Probably the finest example of the use of Cragg in Edinburgh is Jenner's Store (105) (1893-95), Princes Street. Most of the detail is above street level where extensive replacement of weathered stone was undertaken in 1995, using Blaxter stone, a very good match for Cragg.


Stone from Blaxter Quarry, Elsdon, Otterburn, was extensively used in Edinburgh after the First World War and the Head Office of Blaxter's Ltd. was located in the city during the 1950s. The quarry is currently operated by Tynecastle Stone (under Haydens Northern of Gateshead). The stone is a fine- to medium-grained, buff, slightly micaceous sandstone of the Lower Limestone Group. In the facing of the National Library of Scotland (22) (1937-1955) on George IV Bridge the fine-grained stone is of uniform colour and the bedding is not obvious. The lower part of the facing is rusticated on a grey Creetown granite base. In the forty years since completion there has been little deterioration apart from some slight pitting of the stone near the lower windows. The Royal Museum of Scotland Lecture Theatre (27) (1958-61) in Lothian Street has a uniform polished facing of a lighter colour and slightly coarser grain. Brown specks and concretions can be seen in this stone which again exhibits little in the way of obvious bedding. An early use of Blaxter stone (along with Denwick stone) in the form of good quality ashlar was in the construction of the houses in Arden Street (51) and adjoining streets in Marchmont between 1905-11. There are many other good examples of Blaxter stone:

Sun Alliance Insurance Building (100) (1955), 68 George Street.

Lothian House (58) (1936), Lothian Road.

Grant Institute of Geology, Kings Buildings (1930-31), West Mains Road.

Scottish & Newcastle Breweries, Head Office (145) (1961), Holyrood Road.

Fountainbridge Telephone Exchange (56) (1949-52), Gardner's Crescent.

Standard Life Assurance Office Extension (111) (1972), Thistle Street.

Burtons (166) (1906-07), 30-31 Princes Street. (formerly R W Forsyth Ltd.)


Sandstone of the Lower Limestone Group from Darney, West Woodburn is finer grained and paler than Blaxter stone. Quarrying at Darney stopped in 1984 but is listed under Natural Stone Products in the BGS Directory of Mines and Quarries (1998). It was used in the High Court of Justiciary (14) (1934-37), Bank Street. This uniform buff-coloured stone is polished and rusticated to the balcony level and shows no signs of weathering. At the Royal Bank of Scotland (122) (1936) (formerly National Bank of Scotland), No. 42 St Andrew Square, recently cleaned Darney stone is set off against a Rubislaw (Aberdeen) grey granite base. The polished stone is rusticated up to the first floor level. Close examination shows that the buff-yellowish stone is full of tiny brown specks. Stone from Darney and Leoch Quarry, Dundee was used in the construction of the Usher Hall (64) (1910-14). Darney stone, specially polished to resist the adherence of soot, was used in the building of St Andrew's House (135) (1936-39) described as 'by far the most impressive work of architecture in Scotland before the wars'. The base course is of Creetown grey granite. Another use in the 1930s includes the City Chambers extension (15) (1930-34) in Cockburn Street. A more recent example includes No. 45 George Street (108) (1974).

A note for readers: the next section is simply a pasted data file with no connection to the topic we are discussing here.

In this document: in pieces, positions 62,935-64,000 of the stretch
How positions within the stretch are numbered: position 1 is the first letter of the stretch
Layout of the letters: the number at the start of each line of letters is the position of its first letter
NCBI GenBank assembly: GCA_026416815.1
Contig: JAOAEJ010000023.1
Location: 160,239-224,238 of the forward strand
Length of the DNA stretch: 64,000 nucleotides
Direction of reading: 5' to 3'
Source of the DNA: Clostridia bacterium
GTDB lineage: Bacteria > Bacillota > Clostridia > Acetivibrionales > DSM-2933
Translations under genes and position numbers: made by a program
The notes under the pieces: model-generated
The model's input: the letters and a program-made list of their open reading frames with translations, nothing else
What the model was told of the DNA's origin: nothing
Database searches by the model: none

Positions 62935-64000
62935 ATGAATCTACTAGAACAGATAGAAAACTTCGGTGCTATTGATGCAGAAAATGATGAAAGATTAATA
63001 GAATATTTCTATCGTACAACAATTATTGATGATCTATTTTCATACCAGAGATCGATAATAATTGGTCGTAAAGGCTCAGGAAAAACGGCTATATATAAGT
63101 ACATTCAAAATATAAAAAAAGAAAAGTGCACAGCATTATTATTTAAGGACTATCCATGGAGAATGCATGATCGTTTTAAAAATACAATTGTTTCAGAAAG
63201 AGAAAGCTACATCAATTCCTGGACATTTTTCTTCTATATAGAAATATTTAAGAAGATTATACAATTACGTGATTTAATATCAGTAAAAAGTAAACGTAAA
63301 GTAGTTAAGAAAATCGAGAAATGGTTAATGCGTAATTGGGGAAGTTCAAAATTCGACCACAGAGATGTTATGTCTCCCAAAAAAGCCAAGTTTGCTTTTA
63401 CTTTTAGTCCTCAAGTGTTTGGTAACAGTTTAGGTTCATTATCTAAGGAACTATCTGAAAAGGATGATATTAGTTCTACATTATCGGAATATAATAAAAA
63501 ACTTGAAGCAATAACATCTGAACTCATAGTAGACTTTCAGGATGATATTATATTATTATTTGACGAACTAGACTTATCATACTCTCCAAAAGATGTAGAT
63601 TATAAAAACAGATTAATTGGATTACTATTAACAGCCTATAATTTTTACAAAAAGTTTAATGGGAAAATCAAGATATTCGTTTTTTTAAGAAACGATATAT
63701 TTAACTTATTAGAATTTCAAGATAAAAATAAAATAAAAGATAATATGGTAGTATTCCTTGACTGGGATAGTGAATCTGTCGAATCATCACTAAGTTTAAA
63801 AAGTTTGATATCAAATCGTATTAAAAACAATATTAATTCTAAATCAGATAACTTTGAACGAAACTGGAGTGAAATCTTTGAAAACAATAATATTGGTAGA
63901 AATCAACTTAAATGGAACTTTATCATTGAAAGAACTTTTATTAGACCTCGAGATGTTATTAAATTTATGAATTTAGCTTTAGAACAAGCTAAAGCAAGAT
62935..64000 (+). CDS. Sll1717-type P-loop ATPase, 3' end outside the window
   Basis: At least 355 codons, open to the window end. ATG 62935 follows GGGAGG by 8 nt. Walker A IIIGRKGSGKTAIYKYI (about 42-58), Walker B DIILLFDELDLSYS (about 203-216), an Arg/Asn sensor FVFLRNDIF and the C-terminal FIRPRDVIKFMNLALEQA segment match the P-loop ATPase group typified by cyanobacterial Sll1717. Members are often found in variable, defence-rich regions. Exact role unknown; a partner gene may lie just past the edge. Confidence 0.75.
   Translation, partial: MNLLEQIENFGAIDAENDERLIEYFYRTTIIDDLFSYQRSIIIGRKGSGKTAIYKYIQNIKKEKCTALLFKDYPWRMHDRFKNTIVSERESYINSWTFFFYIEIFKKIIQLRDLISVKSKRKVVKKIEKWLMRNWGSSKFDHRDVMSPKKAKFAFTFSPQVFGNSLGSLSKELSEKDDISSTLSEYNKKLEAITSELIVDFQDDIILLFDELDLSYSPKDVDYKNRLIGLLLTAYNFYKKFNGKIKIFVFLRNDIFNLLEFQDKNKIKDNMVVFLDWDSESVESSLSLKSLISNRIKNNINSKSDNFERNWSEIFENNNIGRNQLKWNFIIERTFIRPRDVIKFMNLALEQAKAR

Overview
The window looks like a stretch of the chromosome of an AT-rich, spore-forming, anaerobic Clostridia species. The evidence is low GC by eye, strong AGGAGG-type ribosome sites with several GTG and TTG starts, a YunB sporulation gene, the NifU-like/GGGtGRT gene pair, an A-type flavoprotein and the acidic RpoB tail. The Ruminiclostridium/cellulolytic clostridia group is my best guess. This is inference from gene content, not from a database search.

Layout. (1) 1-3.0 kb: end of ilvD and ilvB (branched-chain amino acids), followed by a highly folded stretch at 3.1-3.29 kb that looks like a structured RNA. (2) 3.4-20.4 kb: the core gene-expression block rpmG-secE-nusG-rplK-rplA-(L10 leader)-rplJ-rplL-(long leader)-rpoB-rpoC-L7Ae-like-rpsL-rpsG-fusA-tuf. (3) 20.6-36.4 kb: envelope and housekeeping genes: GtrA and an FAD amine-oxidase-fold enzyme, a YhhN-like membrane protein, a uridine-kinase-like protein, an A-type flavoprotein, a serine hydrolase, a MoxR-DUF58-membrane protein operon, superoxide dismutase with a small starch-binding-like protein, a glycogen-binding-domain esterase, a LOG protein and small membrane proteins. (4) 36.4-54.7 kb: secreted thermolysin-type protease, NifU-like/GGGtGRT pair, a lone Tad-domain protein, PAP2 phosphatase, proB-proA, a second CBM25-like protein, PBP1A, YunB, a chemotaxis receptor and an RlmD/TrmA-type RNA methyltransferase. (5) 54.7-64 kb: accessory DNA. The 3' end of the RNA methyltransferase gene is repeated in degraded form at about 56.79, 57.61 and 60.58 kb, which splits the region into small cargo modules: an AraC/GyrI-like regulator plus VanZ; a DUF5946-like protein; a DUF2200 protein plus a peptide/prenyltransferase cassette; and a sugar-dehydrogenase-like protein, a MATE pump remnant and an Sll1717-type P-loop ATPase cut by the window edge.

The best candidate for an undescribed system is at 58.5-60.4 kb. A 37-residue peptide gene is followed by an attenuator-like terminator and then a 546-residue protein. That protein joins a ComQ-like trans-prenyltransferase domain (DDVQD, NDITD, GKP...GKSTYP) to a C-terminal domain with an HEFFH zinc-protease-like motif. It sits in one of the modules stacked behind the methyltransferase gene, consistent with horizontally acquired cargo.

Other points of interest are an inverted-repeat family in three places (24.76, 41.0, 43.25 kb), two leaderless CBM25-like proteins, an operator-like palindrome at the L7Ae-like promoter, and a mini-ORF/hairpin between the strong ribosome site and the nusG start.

McEwan Hall, Edinburgh. Carboniferous sandstones Polmaise (Stirlingshire) and Prudham (Hexham, Northumberland). Small red sandstone columns are Triassic St Bees sandstone from Corsehill (Annan). Built in 1888-1897 by Sir R. Rowand Anderson. IS024

From the end of the 19th century, building stones were brought by rail from the north-east of England. Middle Limestone Group sandstone from Prudham, near Hexham in central Northumberland, was much used from the mid-1880s until 1970. It is a cream-coloured, slightly micaceous coarse-grained sandstone containing tiny brown specks. Fresh stone seen in the cladding above the entrance to the St Andrew Square Bus Station (121) (1970), shows brown patches and lamination. Prudham stone was used at the turn of the century for the Balmoral Hotel (2) (1902), East End, Princes Street, where its polished surface was very badly weathered, particularly the north and west elevations. Restoration of the stonework, was carried out between 1989 and 1991 using Dunhouse stone. Of all the stones used in the Meadows Pillars (158) the Prudham blocks on the east pillar are the worst affected, almost the whole worked surface having weathered away. Large quantities of Prudham stone were used in the Marchmont tenements between 1876 and 1914. Other examples include: